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Bolton Airport History: before tee times there were takeoffs

According to the Town of Bolton: “A single-runway airport, the Bolton Airport, opened in the southwest part of town in the mid-1930’s.”

Some describe it as being at the location of the Twin Springs golf course or off Wilder Road at the International Golf Club entrance. It was closely linked to an adjoining small Clinton airfield, which closed. The two airfields eventually seemed to merge and expand as the Bolton Airport (See Bolton Airport history below).

“The Bolton Airport continued to operate until 1951, largely as a flight school. By 1947 it had trained three hundred pilots under the G.I. Bill; it was also a base for the Civil Air Patrol,” notes the Town of Bolton website.

The YouTube video below—posted by Doug Ronan in 2012—has the following description: 

“Amazing old footage of flying at the Bolton Airport in Bolton, Mass and Tanner Hiller Airport in Barre, Mass in 1949.”

Bolton Airport history

The website “Abandoned and Little-Known Airports: Central Massachusetts” created by Paul Freeman in 1999 outlines the history of the airport and others. The following excerpts offer an overview (see the entire article for more on how the Bolton Airport expanded into Clinton): 

“After the end of WW2, activity at the field began to pick up, when Worcester industrialist Harry Kumpe formed Airports Inc. & rented the airfield. He hired Loran “Pappy” Malone to manage the field, who quickly became a father figure to the young student pilots at Bolton. The Haire Publishing Company’s 1945 Airport Directory (courtesy of Chris Kennedy) listed the Bolton Airport as being located 2.3 miles northeast of Clinton, and described the field as having two 1,900′ sod runways, oriented north/south & east/west.”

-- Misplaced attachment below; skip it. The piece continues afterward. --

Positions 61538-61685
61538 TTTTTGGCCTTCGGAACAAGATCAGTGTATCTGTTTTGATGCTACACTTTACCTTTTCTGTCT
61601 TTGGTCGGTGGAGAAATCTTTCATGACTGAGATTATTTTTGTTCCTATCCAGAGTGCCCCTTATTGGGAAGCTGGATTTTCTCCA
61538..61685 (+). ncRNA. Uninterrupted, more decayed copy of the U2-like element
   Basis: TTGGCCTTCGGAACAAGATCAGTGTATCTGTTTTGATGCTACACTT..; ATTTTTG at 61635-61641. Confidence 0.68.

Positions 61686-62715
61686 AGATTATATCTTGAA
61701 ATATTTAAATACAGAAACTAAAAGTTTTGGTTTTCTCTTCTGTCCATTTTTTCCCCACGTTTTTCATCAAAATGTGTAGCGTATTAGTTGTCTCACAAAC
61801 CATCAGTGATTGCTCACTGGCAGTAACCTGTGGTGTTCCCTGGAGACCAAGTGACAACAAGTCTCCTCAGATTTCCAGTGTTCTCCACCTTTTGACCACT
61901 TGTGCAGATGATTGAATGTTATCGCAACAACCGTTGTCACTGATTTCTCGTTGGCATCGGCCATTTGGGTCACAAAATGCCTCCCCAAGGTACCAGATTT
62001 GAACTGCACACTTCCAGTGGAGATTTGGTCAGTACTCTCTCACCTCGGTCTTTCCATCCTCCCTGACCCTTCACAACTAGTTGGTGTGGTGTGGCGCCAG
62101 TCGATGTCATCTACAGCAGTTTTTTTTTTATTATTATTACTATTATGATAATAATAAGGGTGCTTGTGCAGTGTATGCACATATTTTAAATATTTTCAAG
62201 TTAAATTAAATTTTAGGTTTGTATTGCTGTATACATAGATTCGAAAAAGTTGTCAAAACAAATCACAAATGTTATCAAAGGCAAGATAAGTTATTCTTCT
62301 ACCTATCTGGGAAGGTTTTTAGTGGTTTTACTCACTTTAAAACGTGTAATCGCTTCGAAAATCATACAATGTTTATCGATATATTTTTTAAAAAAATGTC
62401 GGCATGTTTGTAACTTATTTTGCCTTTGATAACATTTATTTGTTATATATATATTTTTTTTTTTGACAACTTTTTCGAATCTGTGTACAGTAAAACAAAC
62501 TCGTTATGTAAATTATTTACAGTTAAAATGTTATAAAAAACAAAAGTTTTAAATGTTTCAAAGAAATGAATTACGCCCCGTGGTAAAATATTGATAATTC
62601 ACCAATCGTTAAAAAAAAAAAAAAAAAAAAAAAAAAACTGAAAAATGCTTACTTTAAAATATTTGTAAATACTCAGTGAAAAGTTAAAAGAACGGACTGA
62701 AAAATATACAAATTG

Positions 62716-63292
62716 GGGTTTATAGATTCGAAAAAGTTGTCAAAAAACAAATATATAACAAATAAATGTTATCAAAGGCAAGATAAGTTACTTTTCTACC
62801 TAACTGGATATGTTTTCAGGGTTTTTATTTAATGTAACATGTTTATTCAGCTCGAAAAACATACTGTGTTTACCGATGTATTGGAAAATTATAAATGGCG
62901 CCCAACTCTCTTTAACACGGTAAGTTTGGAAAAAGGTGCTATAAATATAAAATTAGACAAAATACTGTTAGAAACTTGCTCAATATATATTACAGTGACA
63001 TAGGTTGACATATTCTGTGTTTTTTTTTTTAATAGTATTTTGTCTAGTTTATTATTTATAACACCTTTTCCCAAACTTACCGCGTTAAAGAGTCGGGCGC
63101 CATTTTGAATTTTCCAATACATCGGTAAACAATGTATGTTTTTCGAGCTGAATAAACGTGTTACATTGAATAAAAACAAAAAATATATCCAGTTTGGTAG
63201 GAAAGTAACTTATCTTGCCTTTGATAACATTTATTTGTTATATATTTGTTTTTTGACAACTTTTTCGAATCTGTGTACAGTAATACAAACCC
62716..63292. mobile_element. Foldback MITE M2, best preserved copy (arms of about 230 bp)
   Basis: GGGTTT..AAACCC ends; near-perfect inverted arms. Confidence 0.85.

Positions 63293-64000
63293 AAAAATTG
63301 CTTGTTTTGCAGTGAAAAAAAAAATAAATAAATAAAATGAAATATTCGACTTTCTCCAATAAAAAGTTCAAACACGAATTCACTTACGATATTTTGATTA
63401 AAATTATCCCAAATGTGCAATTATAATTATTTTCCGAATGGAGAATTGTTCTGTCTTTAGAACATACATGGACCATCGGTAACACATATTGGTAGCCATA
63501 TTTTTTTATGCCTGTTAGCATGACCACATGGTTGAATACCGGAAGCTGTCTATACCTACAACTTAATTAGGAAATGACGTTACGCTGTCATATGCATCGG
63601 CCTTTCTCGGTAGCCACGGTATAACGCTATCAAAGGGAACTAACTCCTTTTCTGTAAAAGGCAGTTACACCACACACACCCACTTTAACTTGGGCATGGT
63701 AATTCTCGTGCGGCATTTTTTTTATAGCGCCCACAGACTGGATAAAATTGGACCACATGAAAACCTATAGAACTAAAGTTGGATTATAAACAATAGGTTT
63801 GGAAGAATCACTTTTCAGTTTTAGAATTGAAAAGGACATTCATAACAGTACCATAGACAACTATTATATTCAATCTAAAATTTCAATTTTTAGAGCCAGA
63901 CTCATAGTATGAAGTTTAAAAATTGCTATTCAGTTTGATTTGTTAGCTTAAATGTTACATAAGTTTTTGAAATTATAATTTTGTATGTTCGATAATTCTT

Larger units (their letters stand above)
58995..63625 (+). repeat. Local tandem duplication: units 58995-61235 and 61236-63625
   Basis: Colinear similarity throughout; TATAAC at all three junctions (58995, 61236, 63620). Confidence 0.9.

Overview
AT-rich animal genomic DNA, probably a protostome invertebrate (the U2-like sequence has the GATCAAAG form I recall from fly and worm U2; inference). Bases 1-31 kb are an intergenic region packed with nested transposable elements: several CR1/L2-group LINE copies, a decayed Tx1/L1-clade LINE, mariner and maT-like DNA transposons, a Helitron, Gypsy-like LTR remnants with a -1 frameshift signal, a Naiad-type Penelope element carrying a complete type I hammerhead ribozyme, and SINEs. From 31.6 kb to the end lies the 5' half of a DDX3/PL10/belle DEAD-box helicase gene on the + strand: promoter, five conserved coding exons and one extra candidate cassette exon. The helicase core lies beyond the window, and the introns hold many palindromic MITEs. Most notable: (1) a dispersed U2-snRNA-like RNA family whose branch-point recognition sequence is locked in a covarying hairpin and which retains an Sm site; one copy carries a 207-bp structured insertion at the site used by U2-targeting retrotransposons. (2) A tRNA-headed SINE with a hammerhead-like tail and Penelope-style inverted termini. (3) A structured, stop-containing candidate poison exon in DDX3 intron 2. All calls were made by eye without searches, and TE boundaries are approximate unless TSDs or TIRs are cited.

“At its peak (according to Jerry Mears, who flew at Bolton from 1946-49), approximately 25 aircraft called Bolton home. During the airport’s heyday its owners designed many expansion schemes. According to Randy Wilson (who learned to fly at Bolton), “They were calling it the Country Club of the Air. They had big plans.”

“Unfortunately, by the early 1950s, the “GI Bill” funding which had previously enabled much of the flight training business at Bolton had started to decline, and this resulted in a sharp decrease in flight training & aircraft sales. These factors, coupled with competition from other airports, caused the Bolton Airport to be officially closed in the Summer of 1951. However, a few local pilots continued to use the closed airfield for a little while. In a sad ending to the little airport, it had its only fatal accident after the field was closed: in 11/1/52, Brigham Mayo crashed while attempting to land at the abandoned airport.”

“In 1953 the airport land was sold to Albert Surprennant & George Forsberg, along with the adjacent Runaway Brook Country Club. Bolton Airport was evidently closed at some point between 1954-55, as it was no longer depicted on the May 1955 Boston Sectional Chart. Between 1955-58, the new owners of the property expanded the golf course onto the land formerly occupied by Bolton Airport.”

Origins of the airport video

The YouTube video poster notes that the video was ‘from Nate Mayo of Mayocraft in Bolton Mass.’ and that the film was shot by ‘Nate’s brother Brigham Mayo.”

According to the article above, Brigham Mayo died in an airfield crash in 1952. 

According to Nathan Mayo’s family as outlined in his 2018 obituary

“Nathan was a lifelong resident of Bolton. He carried on a rich family tradition of naval service, earned his wings as an officer and official naval aviator and flew off the deck of aircraft carriers. Nate began flying at age 15 and did not stop until his health prevented him from doing so. He worked for 28 years as a design engineer and machinist while still carrying on his love of flying and restoring airplanes. After working with the Collings Foundation in Stow, Nate established Mayocraft, Inc. in 1985 to dedicate himself fully to the design, construction and restoration of vintage aircraft.” 


For more information about Bolton’s history, visit the Bolton Historical Society‘s Facebook page and website.


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